Dental Emergencies in Elkin, NC
When you find yourself in the midst of a dental emergency, whether it occurs after an accident or a chronic disease, you need proper emergency care as soon as possible. As is the case with any type of emergency, it is vital that you are aware of what you can do to ensure the best possible outcome, before you actually find yourself in an emergency situation.
Traumatic Dental Injuries
Knocked-out permanent teeth necessitate quick thinking and immediate action. Pick up the tooth without touching the root, clean it with water, and put it back in its socket, facing the correct way, to improve the chances of saving the tooth.
Hold the tooth in place using gentle pressure and immediately go to the dental office or emergency room. If the tooth cannot be replanted immediately, tuck it between your cheek and gum or transport it to your appointment in a container of cold milk.
More traumatic injuries, including moved or loosened teeth, require treatment within 6 hours. Should uncontrollable bleeding occur, leave immediately for the nearest emergency room. Emergency oral surgery may be necessary in some cases.
Fortunately, common dental injuries are also usually less severe. Chipped teeth are extremely common. If a tooth is chipped, locate any missing pieces and transport them to your dentist, as it may be possible to repair the tooth.
Acute or persistent tooth pain is always a cause for an urgent dental office visit. Tooth decay is usually at the root of tooth pain, and this bacterial infection can spread to other parts of the tooth and gum tissue. Tooth pain may even reveal the need for root canal treatment, a procedure that relieves the pain of infection and saves the tooth from untimely extraction.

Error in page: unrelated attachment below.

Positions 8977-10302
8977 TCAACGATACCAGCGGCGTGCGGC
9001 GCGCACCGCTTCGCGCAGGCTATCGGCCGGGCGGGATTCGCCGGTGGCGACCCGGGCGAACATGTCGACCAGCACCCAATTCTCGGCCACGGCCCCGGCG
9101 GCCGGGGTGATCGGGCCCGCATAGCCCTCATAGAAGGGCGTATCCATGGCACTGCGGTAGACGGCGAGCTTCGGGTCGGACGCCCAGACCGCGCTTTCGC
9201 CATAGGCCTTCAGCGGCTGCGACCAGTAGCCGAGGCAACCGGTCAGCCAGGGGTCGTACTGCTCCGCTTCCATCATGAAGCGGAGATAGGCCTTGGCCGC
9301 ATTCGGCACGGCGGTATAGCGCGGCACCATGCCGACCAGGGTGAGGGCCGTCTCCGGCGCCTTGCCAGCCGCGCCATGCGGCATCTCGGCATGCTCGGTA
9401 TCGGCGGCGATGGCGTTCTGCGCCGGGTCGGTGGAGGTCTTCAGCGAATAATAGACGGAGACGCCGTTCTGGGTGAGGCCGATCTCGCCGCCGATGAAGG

At other times, tooth pain may signal a loose filling or sensitive tooth. Tooth pain can only be diagnosed by your dental team, so a visit to the dental office is essential.
Although tooth emergencies are important, injuries and infections involving the mouth’s soft tissues may also necessitate emergency treatment. The tissues found on the gums, tongue, and cheek lining can be damaged by inadvertent bites, sports injuries, falls, and even scalding hot liquids. Soft tissues can also be damaged by foreign objects being lodged below the gum line.
Soft tissue damage can lead to painful and potentially dangerous abscesses. A periodontal abscess is a sac filled with pus. It is typically the result of an infection and is often extremely painful. Abscesses should be evaluated and treated immediately at your dental office.
When you experience an injury to the soft tissues, rinse with diluted salt water. Visible debris should be cleared away, while bleeding can usually be mitigated by pressing a clean, damp material to the area for 10-15 minutes. Should bleeding persist, immediately set out for your nearest emergency room.
Foreign bodies lodged below the gum line may be worked out with a toothpick or dental floss. If it cannot be removed gently or easily, contact your dentist before the damage is exacerbated. Gum emergencies can be quite dangerous, and should never be ignored.
Orthodontic treatment is often associated with discomfort, but there are only a few true orthodontic emergencies. These include trauma or injury to the face, teeth, or mouth as a result of orthodontic intervention. Orthodontic emergencies might be characterized by infection or swelling of the gums and unmanageable discomfort or pain.
If any of these symptoms arise, seek immediate care from your dental practice or emergency room. If you have loose, broken, or irritating snippets of orthodontic hardware in your mouth, contact your dental office for further steps and advice.
Tooth decay is the primary motivator behind the loss of teeth in both children and adults. Many people do not realize that tooth decay is a preventable condition. This article identifies the causes of tooth decay, effective prevention strategies, and the relationship between bacteria, sugars, acids, and enamel.
Accidents involving the teeth, mouth, and jaw can occur at any time during sports and activities. Proper attention to your teeth and protective elements can save pain, relieve anxiety, and prevent costly dental treatment. This guide explains some simple rules for dental injuries.
Pain is a protective inflammatory response that signals to the body that some is awry. Tooth pain, in particular, is a result of a nerve reaction within a tooth’s pulp chamber. The severity depends on the type and degree of external stimulus and degree of damage.